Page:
Category: A Few Things About Housing

  • Featured in The Wall Street Journal

    Featured in The Wall Street Journal

    The Wall Street Journal recently published an article summarizing my observations about the economics that stimulate Japan’s eccentric residential architecture. In addition to featuring my work, the correspondent – Lucy Alexander – also interviewed our clients. The Onjuku Surf Shack certainly isn’t as unconventional as S-House, a curious see-thru split level home designed by Yuusuke…

  • Follow-up to Freakonomics: What about Financing?

    Follow-up to Freakonomics: What about Financing?

    I listen to a lot of podcasts. They keep me in touch with what’s happening in the US and UK. I recently suggested to the team at WNYC’s Freakonomics Radio that they look into Japan’s weird housing economics. They liked the idea and did some research. You can listen to the episode below. I’m impressed by…

  • CNN Interview on Japanese Residential Architecture

    The CNN interview I gave last week has aired as a part of a piece on Japanese residential architecture (I show up around 1:00 in). The crew got in touch after reading the ArchDaily article and they contacted the owners of some of the homes pictured to arrange access and interviews. Sou Fujimoto was also…

  • Map of Tokyo Residential Architecture

    I was contacted by a number of news outlets after I published my recent article explaining Japan’s crazy housing economics and how I think they facilitate experimental residential architecture. Since many people seem keen to see or photograph these in-person (or via streetview), I have assembled a map that catalogs some interesting examples of Tokyo…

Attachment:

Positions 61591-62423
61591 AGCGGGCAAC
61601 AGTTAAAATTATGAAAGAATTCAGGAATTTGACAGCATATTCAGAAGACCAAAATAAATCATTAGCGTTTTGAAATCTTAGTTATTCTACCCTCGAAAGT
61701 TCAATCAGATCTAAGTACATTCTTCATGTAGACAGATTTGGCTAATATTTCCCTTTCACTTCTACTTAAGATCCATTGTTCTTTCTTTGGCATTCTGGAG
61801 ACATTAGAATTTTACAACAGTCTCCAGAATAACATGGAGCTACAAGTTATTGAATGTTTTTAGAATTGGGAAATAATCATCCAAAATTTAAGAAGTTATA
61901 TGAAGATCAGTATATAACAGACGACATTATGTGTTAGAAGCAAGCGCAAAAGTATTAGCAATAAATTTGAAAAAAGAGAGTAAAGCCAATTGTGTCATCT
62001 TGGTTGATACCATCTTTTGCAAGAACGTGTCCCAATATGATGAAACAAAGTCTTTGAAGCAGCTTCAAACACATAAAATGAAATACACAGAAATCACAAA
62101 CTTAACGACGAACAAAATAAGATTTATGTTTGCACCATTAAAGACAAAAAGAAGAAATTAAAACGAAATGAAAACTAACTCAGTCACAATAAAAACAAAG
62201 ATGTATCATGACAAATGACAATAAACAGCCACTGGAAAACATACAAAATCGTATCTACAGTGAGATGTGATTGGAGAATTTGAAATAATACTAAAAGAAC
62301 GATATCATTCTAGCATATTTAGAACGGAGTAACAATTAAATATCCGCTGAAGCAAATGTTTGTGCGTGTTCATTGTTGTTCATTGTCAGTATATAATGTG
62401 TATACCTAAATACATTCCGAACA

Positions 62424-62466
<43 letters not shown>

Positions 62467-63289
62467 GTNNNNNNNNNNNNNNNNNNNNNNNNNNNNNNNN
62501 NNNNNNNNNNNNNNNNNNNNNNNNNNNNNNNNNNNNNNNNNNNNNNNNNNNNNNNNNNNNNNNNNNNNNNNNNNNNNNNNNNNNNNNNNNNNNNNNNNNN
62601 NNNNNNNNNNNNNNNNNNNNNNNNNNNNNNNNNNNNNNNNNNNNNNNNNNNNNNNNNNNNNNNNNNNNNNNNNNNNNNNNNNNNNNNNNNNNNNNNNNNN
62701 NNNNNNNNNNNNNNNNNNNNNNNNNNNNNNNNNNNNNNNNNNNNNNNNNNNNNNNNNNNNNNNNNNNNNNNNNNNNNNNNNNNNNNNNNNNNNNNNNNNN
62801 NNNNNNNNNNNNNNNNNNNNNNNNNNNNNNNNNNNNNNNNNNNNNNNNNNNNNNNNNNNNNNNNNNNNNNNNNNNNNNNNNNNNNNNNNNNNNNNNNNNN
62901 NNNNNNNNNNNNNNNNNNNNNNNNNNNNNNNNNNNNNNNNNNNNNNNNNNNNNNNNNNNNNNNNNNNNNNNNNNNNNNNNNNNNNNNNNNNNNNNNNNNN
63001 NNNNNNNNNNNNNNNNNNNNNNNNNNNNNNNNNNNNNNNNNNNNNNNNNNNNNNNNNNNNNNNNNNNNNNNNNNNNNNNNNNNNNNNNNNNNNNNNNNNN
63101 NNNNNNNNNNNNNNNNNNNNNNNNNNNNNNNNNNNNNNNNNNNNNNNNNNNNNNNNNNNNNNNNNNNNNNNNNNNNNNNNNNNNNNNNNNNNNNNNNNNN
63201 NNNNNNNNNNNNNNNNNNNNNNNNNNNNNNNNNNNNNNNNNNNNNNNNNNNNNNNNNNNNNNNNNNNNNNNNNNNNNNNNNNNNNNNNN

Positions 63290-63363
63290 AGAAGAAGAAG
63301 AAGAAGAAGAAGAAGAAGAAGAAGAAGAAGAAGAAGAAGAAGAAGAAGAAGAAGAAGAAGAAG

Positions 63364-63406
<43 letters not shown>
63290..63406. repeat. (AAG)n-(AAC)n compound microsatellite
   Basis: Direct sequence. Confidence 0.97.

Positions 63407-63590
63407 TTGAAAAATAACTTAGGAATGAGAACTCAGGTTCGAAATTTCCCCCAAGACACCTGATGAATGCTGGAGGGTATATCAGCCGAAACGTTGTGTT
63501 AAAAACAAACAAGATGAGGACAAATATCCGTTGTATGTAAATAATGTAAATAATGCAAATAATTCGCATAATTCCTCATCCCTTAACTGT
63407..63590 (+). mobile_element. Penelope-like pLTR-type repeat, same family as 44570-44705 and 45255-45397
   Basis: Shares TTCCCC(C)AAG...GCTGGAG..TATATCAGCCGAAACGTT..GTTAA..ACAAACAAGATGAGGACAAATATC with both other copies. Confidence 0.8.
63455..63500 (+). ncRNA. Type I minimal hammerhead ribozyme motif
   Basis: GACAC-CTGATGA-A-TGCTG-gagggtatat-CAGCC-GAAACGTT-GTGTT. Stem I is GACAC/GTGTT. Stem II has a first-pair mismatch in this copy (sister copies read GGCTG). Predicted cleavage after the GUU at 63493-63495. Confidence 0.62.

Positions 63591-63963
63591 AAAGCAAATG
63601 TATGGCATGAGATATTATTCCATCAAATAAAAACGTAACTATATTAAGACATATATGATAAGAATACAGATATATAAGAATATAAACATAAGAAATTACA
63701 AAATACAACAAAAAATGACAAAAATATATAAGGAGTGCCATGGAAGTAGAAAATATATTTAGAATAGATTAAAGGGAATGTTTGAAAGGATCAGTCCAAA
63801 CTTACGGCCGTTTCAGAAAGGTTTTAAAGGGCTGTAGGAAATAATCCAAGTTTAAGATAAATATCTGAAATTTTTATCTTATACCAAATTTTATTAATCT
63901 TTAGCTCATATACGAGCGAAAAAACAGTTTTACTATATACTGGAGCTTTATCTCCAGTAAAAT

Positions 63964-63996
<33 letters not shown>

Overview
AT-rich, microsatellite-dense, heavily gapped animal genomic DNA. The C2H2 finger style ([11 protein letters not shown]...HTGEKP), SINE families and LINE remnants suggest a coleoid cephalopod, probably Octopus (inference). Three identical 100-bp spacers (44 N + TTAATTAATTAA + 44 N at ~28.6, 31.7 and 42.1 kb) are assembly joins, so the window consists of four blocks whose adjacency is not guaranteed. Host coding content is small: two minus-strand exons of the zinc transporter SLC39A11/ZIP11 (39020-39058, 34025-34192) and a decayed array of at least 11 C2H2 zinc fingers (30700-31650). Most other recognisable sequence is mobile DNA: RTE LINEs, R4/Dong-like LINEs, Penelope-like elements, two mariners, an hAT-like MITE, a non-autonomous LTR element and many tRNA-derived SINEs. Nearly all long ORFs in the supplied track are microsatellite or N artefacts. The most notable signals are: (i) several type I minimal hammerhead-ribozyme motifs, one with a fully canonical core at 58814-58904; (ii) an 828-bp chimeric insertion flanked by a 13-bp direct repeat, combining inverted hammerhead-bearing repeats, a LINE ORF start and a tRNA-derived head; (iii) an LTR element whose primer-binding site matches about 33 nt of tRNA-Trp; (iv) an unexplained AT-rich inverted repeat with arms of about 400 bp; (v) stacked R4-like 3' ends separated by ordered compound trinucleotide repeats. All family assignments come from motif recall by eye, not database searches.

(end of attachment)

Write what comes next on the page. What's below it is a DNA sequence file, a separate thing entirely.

• Why Japan is Crazy About Housing

    Why Japan is Crazy About Housing

    The following article about Japanese housing economics and how they motivate Japan’s penchant for experimental architecture first appeared on ArchDaily, where it quickly became one of their most popular articles. Unfortunately, copyright restrictions prevent me from including here the photography that accompanied the original article. In architectural magazines and websites, like ArchDaily, we see a steady stream…

  • Sudare Screens and Blinds

    Sudare Screens and Blinds

    It’s been some time since I posted about the differences between Japanese and Western housing and how they could constructively borrow these traits from one another. To revie the series (and this blog), I’ve written a short appreciation of an easily overlooked, yet ever present, feature of Japanese townscapes… In his 1933 essay In Praise of Shadows Jun’ichirō Tanizaki…

  • OM Solar – Japan’s Passive Building Standard

    OM Solar – Japan’s Passive Building Standard

    Over 25,000 OM Solar homes have been built in Japan within the last 20-30 years. This figure would appear to put the system’s popularity on par with Europe’s Passive House (Passivhaus) standard. Yet, the OM Solar method is unique and seems almost unknown outside of Japan.

  • Windowless Homes

    Windowless Homes

    Recently, there has been a crop of modern Japanese homes without windows. Open to the sky, they are daylit by skylights and open courtyards. These internal spaces offer brighter living conditions than typical homebuilder homes with their familiar pitched tiled roofs and small windows veiled by net curtains. However, the lack of any view to…

  • Before After ビフォーアフター